Here in Michigan, coal powers half of all homes and businesses. So utilities are probably going to have to stop burning so much coal in order to meet the requirements, assuming they are approved.

The City of Holland owns a coal plant. The James De Young plant is 75 years old.

Steve Carmody / Michigan Radio

Plans for a new natural gas pipeline through parts of southeastern Michigan face a lot of local opposition.

The ET Rover Pipeline would snake its way through more than a half dozen counties, from the Ohio border to Sarnia, Ontario. It’s part of a planned 800-mile pipeline that will stretch from Pennsylvania and West Virginia through Ohio to Michigan.

Tim Evanson via Wikimedia Commons

This week, a Cheboygan District Court Judge ruled that Chesapeake Energy will go to trial for alleged fraud.

Michigan Attorney General Bill Schuette has accused the Oklahoma-based energy company of swindling landowners in northern Michigan.

Peter Payette is with our partners at Interlochen Public Radio and he has been covering this story.

How did all of this start?

Around May of 2010, the state auctioned off the right to drill for oil and gas on public land.

"And that auction saw prices that were astronomical. The state in one day raised as much money from the sale of oil and gas rights as it had raised in its entire history," Payette says. "And that's because out-of-state companies believed that by using these newer methods of horizontal hydraulic fracturing that they could make a lot of money by drilling deep down in the ground and taking out natural gas."

These companies went out to private landowners that summer and asked to explore their properties for oil and gas. The landowners signed leases. "And those promised what is called a 'order of payment' and in many cases the landowners did not receive payment and may say they were cheated and are owed money," Payette says.

Member of the public with a “No Fracking” sticker on her clothes as she testifies before a panel of environmental regulators.
Rick Pluta

State environmental regulators will put the finishing touches on new rules regarding “fracking” now that public hearings have wrapped up. They expect to have the new rules adopted by the end of the year, but the state’s rules may not be the final word on the controversial drilling process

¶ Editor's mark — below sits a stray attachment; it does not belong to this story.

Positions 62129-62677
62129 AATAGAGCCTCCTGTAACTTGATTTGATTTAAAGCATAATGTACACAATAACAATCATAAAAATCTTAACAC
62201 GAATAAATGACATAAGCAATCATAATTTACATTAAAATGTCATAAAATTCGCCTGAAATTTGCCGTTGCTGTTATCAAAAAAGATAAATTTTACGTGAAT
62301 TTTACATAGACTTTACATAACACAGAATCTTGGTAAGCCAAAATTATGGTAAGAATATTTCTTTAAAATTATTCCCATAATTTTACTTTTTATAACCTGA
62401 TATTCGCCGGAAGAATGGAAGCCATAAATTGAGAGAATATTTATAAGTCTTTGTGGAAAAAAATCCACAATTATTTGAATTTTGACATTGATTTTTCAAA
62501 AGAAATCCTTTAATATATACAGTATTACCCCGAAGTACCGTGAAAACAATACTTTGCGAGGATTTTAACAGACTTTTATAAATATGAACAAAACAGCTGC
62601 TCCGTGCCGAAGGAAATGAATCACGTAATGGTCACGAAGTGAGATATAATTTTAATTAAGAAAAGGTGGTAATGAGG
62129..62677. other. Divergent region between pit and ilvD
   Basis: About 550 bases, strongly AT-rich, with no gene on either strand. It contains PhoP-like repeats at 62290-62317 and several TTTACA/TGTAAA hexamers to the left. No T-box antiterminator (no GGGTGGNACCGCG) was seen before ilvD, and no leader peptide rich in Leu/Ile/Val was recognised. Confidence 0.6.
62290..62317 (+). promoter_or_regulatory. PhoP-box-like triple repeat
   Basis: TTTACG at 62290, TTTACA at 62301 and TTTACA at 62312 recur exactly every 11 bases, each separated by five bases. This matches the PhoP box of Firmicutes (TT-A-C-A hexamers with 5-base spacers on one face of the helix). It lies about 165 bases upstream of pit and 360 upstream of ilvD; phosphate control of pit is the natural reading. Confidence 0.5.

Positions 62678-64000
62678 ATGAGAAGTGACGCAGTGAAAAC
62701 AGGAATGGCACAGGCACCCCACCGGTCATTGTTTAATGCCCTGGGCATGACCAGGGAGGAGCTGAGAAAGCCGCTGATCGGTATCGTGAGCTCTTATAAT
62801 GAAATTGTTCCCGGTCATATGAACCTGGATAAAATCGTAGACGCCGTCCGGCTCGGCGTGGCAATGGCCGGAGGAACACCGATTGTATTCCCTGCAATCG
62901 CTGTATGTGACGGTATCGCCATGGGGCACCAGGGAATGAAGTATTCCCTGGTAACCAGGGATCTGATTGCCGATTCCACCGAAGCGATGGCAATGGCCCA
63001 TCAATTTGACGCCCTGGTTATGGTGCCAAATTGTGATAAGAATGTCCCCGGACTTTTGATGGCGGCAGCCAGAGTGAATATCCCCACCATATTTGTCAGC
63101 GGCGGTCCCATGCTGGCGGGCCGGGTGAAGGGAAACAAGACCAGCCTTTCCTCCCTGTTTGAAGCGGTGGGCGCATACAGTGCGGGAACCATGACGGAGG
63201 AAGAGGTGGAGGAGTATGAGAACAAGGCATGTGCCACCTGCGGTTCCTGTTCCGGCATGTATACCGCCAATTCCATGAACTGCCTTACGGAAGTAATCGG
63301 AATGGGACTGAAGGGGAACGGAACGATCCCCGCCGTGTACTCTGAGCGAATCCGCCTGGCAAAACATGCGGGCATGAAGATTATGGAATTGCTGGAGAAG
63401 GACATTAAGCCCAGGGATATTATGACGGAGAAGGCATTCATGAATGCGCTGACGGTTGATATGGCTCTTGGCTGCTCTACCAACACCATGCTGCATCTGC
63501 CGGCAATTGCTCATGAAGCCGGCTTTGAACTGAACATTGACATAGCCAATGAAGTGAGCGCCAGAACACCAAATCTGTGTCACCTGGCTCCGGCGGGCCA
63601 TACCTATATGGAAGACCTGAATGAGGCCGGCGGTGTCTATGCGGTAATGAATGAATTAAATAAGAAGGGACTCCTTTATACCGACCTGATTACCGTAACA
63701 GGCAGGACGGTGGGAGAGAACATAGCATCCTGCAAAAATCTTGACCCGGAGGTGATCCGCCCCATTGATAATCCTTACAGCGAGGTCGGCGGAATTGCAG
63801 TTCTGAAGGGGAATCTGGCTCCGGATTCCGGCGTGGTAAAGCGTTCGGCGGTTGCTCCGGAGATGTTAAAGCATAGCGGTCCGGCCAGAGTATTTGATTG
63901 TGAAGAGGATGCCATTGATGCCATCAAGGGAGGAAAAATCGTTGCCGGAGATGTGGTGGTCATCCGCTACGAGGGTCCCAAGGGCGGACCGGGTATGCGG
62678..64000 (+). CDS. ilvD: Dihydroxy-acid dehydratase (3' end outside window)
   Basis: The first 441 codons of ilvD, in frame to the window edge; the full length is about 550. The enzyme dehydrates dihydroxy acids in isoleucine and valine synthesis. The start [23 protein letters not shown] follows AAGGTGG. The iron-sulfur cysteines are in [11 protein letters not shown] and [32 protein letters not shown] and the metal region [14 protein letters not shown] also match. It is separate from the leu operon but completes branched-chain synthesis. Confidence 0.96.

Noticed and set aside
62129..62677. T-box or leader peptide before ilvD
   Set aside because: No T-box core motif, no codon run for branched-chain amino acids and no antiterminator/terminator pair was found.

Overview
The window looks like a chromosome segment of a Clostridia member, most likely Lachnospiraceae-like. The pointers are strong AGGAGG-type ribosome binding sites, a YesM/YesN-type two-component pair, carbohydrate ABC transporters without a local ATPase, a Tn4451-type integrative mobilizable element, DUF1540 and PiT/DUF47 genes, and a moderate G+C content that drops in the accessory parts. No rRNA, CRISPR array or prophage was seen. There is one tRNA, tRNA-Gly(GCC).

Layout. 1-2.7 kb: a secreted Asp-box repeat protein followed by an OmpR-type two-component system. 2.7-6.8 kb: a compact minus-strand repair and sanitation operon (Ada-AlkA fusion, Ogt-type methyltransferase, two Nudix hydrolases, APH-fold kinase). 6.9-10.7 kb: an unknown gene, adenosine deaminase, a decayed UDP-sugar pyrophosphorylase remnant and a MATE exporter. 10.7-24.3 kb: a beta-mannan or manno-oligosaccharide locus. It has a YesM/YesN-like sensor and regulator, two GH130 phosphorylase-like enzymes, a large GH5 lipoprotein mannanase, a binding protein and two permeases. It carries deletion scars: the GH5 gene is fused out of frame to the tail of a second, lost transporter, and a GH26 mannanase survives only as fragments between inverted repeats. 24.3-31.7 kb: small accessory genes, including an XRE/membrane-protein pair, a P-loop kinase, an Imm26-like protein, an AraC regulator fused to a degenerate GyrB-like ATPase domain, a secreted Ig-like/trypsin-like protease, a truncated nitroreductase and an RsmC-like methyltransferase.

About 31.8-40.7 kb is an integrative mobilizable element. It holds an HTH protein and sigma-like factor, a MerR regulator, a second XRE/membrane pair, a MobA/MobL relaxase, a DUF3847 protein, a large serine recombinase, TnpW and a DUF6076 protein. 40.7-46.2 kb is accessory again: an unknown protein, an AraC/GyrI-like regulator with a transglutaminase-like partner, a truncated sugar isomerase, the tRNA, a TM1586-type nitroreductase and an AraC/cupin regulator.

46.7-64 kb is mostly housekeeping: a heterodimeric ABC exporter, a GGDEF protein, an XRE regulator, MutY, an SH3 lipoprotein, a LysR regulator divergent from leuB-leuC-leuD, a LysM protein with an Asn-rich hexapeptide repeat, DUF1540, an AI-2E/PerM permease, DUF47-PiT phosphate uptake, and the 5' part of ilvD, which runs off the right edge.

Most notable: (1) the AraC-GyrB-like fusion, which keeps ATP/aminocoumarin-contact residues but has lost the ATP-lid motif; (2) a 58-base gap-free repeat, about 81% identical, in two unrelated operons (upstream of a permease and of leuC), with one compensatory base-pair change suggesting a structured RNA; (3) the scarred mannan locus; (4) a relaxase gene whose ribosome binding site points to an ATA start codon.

“Fracking” is a drilling method that pushes water and chemicals into wells to force out oil and gas deposits.

A section of new pipeline for Enbridge's line 6B.
Mark Brush / Michigan Radio

"Here we go again."

That's what some in Michigan are undoubtedly thinking as they learn of a proposed natural gas pipeline that could run through Michigan on its way to Ontario, Canada.

The proposed Rover Pipeline would carry natural gas through about 180 miles of Michigan. Some of it would track the very same route as the controversial Enbridge 6B oil pipeline that was recently replaced.

Keith Metheny is a reporter with the Detroit Free Press.

Metheny said the pipes will take natural gas from areas in Pennsylvania, West Virginia, and Ohio and ship it westward into Michigan, through the southeast corner, spanning through six counties, and ending up in a hub in Ontario for distribution. The pipeline might follow a portion of the 6B route, around Oakland, Macomb, and St. Clair counties and possibly others.

“It’s going to be the very same people, the very same route, the people who saw their backyards torn up for a year, the people who occasionally had their roads inaccessible,” Metheny said.

Metheny said this pipeline would be large, 42 inches in diameter that will transfer more than 3 billion cubic feet of gas per day.

“In the highest gas demand day ever for Consumers Energy, which was in January 2013, they pushed out less natural gas across the entire state of Michigan than the amount that would pass through this pipeline every day,” Metheny said.

He added that the Federal Energy Regulatory Commission will determine if the pipes go down, but a decision may not be made until 2015.

Energy Transfer will hold a series of public meetings along the path of the proposed Rover Pipeline.

There will be a meeting this evening in Chelsea at 5:30 pm to 7:30 pm at the Comfort Inn Village Conference Center on Commerce Park Drive in Chelsea. And there's a meeting tonight in Richmond at the Lois Wagner Memorial Library, again, from 5:30 pm-7:30 pm.

*Listen to full story above. 

World Resources Institute

State officials want to hear what you think about fracking.

The Michigan Department of Environmental Quality wants to update the state’s rules on hydraulic fracturing. The DEQ is holding two public hearings this week on the proposed changes.

Hal Fitch is the chief of the DEQ’s Office of Oil, Gas and Minerals.

“Starting about 2008, we started hearing increased public concerns. So we met with the environmental community, we met with the public in over 200 different forums and heard those concerns and formulated these rules based on what we were hearing,” he says.